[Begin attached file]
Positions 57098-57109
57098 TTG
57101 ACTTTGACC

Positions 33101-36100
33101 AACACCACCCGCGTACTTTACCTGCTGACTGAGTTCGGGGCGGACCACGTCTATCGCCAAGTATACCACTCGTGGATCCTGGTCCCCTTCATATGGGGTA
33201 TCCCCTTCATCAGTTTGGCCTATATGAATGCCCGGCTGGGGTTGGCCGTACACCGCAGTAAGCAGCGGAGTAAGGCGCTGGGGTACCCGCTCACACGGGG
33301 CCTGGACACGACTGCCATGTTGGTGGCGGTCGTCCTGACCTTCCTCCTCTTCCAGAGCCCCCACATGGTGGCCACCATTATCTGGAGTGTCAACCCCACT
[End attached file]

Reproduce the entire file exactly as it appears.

Positions 57098-57109
57098 TTG
57101 ACTTTGACC

Positions 33101-36100
33101 AACACCACCCGCGTACTTTACCTGCTGACTGAGTTCGGGGCGGACCACGTCTATCGCCAAGTATACCACTCGTGGATCCTGGTCCCCTTCATATGGGGTA
33201 TCCCCTTCATCAGTTTGGCCTATATGAATGCCCGGCTGGGGTTGGCCGTACACCGCAGTAAGCAGCGGAGTAAGGCGCTGGGGTACCCGCTCACACGGGG
33301 CCTGGACACGACTGCCATGTTGGTGGCGGTCGTCCTGACCTTCCTCCTCTTCCAGAGCCCCCACATGGTGGCCACCATTATCTGGAGTGTCAACCCCACT